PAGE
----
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Lithium heats up with huge profits for Pilbara Minerals
Pilgangoora lithium-tantalum project. Image: Pilbara Minerals

In what may be further validation for lithium’s future, Pilbara Minerals has posted its first-ever full-year profit.

The news follows a US law designed to drive electric vehicle (EV) production that will be a boon for Australian lithium producers.

Pilbara reported a full-year after-tax profit of $561.8 million for the 2021–22 financial year (FY22), which came off the back of a 577 per cent increase in sales revenue in FY22 to approximately $1.2 billion, up from $175.8 million in FY21.

“FY22 has been an incredible year for Pilbara Minerals, with our Pilgangoora operation capitalising on the surging demand for lithium raw materials that we have experienced over the course of the year,” Pilbara Minerals managing director and chief executive officer Dale Henderson said.

“The restart of the Ngungaju plant during the year, together with capacity improvements at the Pilgan plant enabled increased production volumes to sell into this strong pricing environment.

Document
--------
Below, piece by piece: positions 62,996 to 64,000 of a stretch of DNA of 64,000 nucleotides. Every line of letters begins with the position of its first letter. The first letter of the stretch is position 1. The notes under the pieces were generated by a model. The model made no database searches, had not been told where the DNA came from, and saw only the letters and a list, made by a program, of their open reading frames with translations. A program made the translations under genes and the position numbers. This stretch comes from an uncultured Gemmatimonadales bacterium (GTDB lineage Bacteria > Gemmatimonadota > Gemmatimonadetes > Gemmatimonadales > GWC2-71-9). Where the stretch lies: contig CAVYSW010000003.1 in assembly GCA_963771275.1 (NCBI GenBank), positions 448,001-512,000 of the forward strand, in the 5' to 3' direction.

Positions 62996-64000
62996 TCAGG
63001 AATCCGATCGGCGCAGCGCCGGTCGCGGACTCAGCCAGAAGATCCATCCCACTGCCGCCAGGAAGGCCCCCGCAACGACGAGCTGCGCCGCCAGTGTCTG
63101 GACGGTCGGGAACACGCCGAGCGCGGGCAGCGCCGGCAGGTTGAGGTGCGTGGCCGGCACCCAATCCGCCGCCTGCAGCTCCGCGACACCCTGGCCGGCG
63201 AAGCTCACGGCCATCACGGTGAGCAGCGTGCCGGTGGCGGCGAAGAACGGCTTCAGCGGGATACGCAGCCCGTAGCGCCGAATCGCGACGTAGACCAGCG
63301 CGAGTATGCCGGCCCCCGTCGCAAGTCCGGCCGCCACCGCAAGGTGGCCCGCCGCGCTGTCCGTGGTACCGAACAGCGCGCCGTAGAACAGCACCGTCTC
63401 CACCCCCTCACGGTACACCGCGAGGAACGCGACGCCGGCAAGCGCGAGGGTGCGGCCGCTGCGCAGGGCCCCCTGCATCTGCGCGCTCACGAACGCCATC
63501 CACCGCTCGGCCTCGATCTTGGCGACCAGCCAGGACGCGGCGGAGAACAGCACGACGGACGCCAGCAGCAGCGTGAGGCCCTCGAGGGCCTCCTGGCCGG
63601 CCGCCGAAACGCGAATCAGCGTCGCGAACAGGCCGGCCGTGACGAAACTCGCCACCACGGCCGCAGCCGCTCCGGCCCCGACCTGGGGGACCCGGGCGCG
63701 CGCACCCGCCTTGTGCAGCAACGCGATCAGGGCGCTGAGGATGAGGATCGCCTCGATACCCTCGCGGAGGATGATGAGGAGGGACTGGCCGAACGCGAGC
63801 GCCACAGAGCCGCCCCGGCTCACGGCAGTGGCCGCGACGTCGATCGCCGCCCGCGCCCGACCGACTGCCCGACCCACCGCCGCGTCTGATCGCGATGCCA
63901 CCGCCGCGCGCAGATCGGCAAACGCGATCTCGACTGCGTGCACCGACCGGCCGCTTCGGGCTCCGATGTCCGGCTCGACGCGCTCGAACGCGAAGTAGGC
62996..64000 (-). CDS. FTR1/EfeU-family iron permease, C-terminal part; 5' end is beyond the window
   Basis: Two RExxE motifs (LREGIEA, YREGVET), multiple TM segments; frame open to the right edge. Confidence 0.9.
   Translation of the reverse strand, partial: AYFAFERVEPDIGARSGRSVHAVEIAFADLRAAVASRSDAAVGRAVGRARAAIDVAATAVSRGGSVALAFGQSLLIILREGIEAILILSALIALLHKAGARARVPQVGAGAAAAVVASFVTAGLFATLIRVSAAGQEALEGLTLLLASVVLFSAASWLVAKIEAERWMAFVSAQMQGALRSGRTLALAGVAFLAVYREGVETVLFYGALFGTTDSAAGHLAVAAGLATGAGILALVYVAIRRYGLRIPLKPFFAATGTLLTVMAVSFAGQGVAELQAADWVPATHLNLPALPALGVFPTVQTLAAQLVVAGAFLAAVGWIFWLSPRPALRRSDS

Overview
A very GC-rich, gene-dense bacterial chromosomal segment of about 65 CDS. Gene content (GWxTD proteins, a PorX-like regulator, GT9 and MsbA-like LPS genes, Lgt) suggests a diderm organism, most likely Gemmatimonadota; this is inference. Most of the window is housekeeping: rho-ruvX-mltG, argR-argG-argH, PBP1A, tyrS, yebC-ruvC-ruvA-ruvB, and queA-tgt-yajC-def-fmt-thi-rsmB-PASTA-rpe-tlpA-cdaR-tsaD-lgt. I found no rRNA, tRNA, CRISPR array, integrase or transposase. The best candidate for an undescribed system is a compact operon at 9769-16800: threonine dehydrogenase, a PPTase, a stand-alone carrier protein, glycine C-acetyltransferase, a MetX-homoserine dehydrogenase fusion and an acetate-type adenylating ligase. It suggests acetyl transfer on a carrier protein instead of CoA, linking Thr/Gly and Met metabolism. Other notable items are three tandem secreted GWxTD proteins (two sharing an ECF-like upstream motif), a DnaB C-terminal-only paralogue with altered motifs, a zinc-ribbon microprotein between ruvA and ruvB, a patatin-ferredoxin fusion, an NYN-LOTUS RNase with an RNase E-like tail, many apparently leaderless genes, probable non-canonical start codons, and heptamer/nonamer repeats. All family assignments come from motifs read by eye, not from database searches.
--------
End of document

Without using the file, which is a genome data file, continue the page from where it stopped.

“The combination of strong operational performance and the significant increase in lithium pricing underpinned a robust inaugural profit result and has transformed the company’s balance sheet from the prior year.”

Elsewhere, Australian investors have recently “flocked” to lithium mining stocks, with mining companies like Lake Resources, Core Lithium, Sayona Mining and Liontown Resources, as well as Pilbara Minerals, all seeing recent share price increases.

In addition, the new US law is expected to be further a boost for Australian lithium producers.

Under the Inflation Reduction Act, a new EV will only be eligible for tax credits when at least 40 per cent of the battery’s critical minerals came from the US, a free trade agreement partner such as Australia, Chile or Canada, or recycling in North America. That could increase to 80 per cent by 2027.

“Australian mining needs about $20 billion per year to sustain current production,” Minerals Council of Australia chief executive Tania Constable of the new US law.

“If we are going to increase the capacity of existing mines, or open new mines – including in the commodities needed for our global transition to net zero emissions – capital investment will need to be increased by an order of magnitude.

“The Bank of America estimates that $US150 billion per year will be needed in global mining to produce the minerals needed to achieve the global transition to net zero.

“Australia needs to position itself as a competitive destination for this capital in order to realise its full potential.”